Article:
Tenzing: A SQL Implementation On The MapReduce Framework by Biswapesh Chattopadhyay, Liang Lin, Weiran Liu, Sagar Mittal, Prathyusha Aragonda, Vera Lychagina, Younghee Kwon and Michael Wong.
Tenzing is a query engine built on top of MapReduce for ad hoc analysis of Google data. Tenzing supports a mostly complete SQL implementation (with several extensions) combined with several key characteristics such as heterogeneity, high performance, scalability, reliability, metadata awareness, low latency, support for columnar storage and structured data, and easy extensibility. Tenzing is currently used internally at Google by 1000+ employees and serves 10000+ queries per day over 1.5 petabytes of compressed data. In this paper, we describe the architecture and implementation of Tenzing, and present benchmarks of typical analytical queries.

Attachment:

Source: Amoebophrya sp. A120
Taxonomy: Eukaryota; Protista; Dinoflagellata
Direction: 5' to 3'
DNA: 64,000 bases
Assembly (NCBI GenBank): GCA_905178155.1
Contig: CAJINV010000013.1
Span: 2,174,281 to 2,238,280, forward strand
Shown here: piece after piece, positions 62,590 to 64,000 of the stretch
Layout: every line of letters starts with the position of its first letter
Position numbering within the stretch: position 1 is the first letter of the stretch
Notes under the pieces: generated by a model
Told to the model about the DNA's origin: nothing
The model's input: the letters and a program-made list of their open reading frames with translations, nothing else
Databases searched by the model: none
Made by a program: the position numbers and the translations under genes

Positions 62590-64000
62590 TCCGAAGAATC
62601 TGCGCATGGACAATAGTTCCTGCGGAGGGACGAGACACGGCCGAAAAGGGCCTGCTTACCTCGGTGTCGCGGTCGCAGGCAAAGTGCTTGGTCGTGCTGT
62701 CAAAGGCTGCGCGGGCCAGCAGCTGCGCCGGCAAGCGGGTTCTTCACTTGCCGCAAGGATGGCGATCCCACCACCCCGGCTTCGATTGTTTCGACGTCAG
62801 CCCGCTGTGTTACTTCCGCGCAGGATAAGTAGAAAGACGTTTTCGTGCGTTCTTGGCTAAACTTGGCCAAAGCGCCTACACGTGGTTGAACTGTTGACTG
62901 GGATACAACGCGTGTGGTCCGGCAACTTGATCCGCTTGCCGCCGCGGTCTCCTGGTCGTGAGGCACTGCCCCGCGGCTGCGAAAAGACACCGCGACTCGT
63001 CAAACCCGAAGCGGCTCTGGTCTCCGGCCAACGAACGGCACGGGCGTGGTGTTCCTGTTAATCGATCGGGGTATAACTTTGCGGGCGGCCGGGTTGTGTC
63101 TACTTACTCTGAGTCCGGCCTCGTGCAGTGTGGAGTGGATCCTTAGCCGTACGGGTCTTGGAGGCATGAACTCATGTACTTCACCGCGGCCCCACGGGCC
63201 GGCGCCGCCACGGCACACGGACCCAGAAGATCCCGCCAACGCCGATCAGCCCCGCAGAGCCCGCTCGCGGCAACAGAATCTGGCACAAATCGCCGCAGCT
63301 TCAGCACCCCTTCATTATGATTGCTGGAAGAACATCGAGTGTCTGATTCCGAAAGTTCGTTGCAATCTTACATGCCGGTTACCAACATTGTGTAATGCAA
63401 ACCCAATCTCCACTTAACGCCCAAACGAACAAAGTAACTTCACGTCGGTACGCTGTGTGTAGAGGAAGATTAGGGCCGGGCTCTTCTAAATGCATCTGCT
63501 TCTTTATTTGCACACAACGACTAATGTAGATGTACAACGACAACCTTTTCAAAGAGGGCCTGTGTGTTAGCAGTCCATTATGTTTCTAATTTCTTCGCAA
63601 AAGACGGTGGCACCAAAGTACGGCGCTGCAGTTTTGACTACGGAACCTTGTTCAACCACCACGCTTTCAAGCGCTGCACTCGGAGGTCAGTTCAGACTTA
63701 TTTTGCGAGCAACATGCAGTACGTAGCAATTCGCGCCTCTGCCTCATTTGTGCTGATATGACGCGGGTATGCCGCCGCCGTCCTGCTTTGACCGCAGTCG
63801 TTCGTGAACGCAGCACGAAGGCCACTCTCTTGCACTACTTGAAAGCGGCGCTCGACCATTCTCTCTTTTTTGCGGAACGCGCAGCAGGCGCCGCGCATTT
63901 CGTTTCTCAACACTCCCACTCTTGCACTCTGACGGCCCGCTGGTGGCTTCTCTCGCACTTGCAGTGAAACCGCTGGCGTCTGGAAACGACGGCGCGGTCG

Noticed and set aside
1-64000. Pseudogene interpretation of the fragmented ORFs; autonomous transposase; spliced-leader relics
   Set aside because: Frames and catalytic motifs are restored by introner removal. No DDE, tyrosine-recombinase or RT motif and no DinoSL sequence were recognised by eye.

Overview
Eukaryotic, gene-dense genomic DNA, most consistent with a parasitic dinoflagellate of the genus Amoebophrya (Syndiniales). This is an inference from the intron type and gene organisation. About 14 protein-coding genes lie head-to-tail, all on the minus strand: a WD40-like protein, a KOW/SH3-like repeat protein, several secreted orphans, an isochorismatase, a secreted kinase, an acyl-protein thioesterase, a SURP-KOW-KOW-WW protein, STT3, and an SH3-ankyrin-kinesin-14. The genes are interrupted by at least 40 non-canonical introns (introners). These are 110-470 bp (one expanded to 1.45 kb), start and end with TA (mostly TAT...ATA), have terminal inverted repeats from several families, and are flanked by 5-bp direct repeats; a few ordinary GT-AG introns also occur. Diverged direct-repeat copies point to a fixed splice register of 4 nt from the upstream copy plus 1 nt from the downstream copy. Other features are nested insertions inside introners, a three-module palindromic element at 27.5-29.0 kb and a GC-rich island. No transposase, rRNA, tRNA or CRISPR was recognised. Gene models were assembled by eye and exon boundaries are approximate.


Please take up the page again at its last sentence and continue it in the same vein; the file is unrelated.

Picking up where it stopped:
Of the conclusions of the authors:
It is possible to create a fully functional SQL engine on top of the MapReduce framework, with extensions that go beyond SQL into deep analytics. With relatively minor enhancements to the MapReduce framework, it is possible to implement a large number of optimizations currently available in commercial database systems, and create a system which can compete with commercial MPP DBMS in terms of throughput and latency. The MapReduce framework provides a combination of high performance, high reliability and high scalability on cheap unreliable hardware, which makes it an excellent platform to build distributed applications that involve doing simple to medium complexity operations on large data volumes. By designing the engine and the optimizer to be aware of the characteristics of heterogeneous data sources, it is possible to create a smart system which can fully utilize the characteristics of the underlying data sources.
the last one is of the most interest to me. Which one interests you the most?
BTW, the authors mention:
We are working on various other enhancements and believe we can cut this time down to less than 5 seconds end-to-end, which is fairly acceptable to the analyst community.
I think the analyst community needs to use 2400 baud modems for a month or two.
Sub-5 second performance is sometimes useful, even necessary. But as a general requirement?